Scorsese's 'The Aviator' lands just short of greatness

by Matt Hill | 1/24/05 6:00am

It was probably just a coincidence that, taking my seat in one of the Nugget's cramped-yet-comfortable theaters, I had Tom Petty's "Learning to Fly" stuck in my head. It was an empty theater, you know, and they don't have trivia playing before the movie starts, so I was tapping my pencil on the back of the chair in front of me, and hummed a few of the lyrics: "I'm learning to fly but I ain't got wings/But what goes up must come down"

It was only after seeing Martin Scorsese's new epic -- when, of course, the song returned to my head -- that I was able to resolve my feelings about the film. "The Aviator" begins by chronicling the high-flying Hollywood years of Howard Hughes, a young Texas-born billionaire setting his sights on the bourgeoning filmmaking industry. Scorsese takes us deftly from Hughes' outrageously overproduced creation of "Hell's Angels" through his fascinating relationship with Katherine Hepburn -- played to idiosyncratic perfection by Cate Blanchett -- and then to his growing interest in the manufacturing of state-of-the-art airplanes.

This first hour or so of the picture is grand, gloriously glamorous, smooth and swift moving, a true "Spruce Goose" of filmmaking. Yet as the movie continues, delving into Hughes' worsening condition of OCD and his legal battles with Pan-American Airways, a problem becomes rather apparent. It's a hitch met by many biopics: the movie lacks both focus and a narrative arc. Scorsese is both meticulous and skillful in dealing with Hughes, undeniably the film's sole subject but is working with what is less a story than a series of varyingly interesting events.

We can thank The Marty for choosing a specific time in Hughes' life on which to focus, as the director opts not to go into his pursuits in purchasing hotels or his later "modernization" of Las Vegas. That said, though, the film's timeline seems arbitrary, a choice seemingly made only in light of cinematic conventions: that a film must be at least an hour and a half and shouldn't be longer than three. In "The Aviator," there is little that holds its three acts together, other than Hughes' unvarying ambition and his worsening case of OCD. The film's startlingly abrupt and awkward ending is a testament to this problem: the film doesn't so much tell a story as it recounts a history.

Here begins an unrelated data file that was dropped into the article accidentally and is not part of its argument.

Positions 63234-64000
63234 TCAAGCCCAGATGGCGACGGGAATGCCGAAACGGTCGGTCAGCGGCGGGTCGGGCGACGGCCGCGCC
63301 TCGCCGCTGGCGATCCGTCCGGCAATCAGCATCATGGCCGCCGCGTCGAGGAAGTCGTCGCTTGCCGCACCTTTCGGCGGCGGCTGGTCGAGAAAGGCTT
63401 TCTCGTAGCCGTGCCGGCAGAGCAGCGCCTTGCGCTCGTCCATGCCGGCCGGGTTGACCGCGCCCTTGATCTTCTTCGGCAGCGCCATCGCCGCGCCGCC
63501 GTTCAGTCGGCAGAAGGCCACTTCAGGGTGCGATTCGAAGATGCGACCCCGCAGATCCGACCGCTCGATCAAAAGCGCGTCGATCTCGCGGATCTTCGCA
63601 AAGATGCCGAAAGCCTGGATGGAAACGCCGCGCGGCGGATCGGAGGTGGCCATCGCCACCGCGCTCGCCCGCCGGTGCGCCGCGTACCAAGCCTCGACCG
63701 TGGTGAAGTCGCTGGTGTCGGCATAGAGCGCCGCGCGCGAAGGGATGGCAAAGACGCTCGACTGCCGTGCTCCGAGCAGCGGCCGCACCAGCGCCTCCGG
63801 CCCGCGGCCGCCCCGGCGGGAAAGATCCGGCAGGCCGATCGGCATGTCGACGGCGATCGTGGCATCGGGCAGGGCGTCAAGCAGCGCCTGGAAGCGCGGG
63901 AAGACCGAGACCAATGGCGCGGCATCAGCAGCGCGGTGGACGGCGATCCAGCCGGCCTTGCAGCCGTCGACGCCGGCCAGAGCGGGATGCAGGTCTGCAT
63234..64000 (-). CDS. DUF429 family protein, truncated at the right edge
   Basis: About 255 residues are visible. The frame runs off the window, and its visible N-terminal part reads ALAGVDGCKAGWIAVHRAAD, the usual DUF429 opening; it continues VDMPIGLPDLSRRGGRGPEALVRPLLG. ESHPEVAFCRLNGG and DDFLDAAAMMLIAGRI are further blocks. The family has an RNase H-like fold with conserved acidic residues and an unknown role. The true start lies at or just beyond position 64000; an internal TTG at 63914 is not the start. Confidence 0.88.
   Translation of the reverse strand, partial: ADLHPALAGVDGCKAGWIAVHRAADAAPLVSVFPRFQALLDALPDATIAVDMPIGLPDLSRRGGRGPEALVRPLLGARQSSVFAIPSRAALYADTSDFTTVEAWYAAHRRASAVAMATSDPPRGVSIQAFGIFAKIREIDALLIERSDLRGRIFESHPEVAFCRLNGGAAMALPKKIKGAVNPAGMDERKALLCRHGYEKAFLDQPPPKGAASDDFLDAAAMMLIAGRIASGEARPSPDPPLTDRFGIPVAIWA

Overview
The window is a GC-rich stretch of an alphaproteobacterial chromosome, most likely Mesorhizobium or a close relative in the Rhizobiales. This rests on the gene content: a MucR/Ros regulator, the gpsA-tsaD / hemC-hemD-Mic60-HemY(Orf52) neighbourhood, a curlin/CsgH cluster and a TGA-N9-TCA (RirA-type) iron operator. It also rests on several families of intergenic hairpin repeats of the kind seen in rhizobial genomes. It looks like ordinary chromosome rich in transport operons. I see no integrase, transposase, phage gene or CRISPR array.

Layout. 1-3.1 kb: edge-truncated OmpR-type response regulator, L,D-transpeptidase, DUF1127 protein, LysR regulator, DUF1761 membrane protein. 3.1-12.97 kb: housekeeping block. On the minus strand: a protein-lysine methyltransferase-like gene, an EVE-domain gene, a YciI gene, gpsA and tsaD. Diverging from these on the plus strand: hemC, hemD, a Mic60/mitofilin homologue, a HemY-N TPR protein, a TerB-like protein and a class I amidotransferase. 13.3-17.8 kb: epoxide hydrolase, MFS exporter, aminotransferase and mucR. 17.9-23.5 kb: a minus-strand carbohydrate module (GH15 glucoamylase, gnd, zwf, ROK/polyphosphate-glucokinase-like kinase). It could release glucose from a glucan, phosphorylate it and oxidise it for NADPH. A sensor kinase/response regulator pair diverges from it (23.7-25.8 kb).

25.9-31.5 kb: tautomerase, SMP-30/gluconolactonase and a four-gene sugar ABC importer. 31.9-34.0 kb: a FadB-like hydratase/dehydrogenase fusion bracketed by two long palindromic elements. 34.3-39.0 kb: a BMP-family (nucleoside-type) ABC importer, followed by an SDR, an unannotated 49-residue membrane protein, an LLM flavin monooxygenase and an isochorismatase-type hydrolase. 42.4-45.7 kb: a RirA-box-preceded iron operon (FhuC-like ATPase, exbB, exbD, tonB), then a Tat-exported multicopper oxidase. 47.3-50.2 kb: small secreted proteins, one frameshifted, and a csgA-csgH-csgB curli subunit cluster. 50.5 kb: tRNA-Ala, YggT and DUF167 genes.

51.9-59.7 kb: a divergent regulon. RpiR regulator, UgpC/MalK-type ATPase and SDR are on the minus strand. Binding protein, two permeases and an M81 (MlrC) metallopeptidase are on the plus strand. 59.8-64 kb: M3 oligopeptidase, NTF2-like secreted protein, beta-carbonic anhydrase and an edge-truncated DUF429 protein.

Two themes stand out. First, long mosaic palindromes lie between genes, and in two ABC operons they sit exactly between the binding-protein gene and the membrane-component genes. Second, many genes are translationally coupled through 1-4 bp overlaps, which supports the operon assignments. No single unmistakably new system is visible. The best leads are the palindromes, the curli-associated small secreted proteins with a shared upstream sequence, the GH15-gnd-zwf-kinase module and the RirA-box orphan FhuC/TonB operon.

It should be noted that Leonardo DiCaprio's performance, the heart of the film, is a career-topper in every sense of the word. I'll be the first to say it: DiCaprio has made some exceptionally good choices recently. After "Titanic", a movie that some have said both made and broke his career, there were, admittedly, the somewhat forgettable "Man in the Iron Mask" and the mildly disastrous "The Beach." But DiCaprio, who could have been Peter Parker or Anakin Skywalker if he'd wanted, has clearly stepped successfully out of the centerfolds of Tiger Beat and J-14 (I have a sister) into the realm of mature adult acting, creating fascinating characters in "Catch Me if You Can" as Frank Abagnale, a Huck Finn-type of the '60s and in "Gangs of New York" as a vengeance-seeking Irish immigrant. "The Aviator" represents his most convincing, focused and compelling performance, marked by vivid intensity and an unwavering sense of character.

In all, Scorsese's effort is an admirable success, hampered mostly by its narrative structure, or lack thereof. The film provides a fascinating look inside a man who, despite being commonly remembered as a moneyed recluse living with Kleenex boxes as shoes in locked Las Vegas hotel rooms, led a life of extraordinary ambition and vision. "The Aviator" is, well, like that song I was telling you about: it aims to soar into the stratosphere of great movies, yet ultimately falls just short. It knows where it wants to fly but doesn't quite have the wings to get there.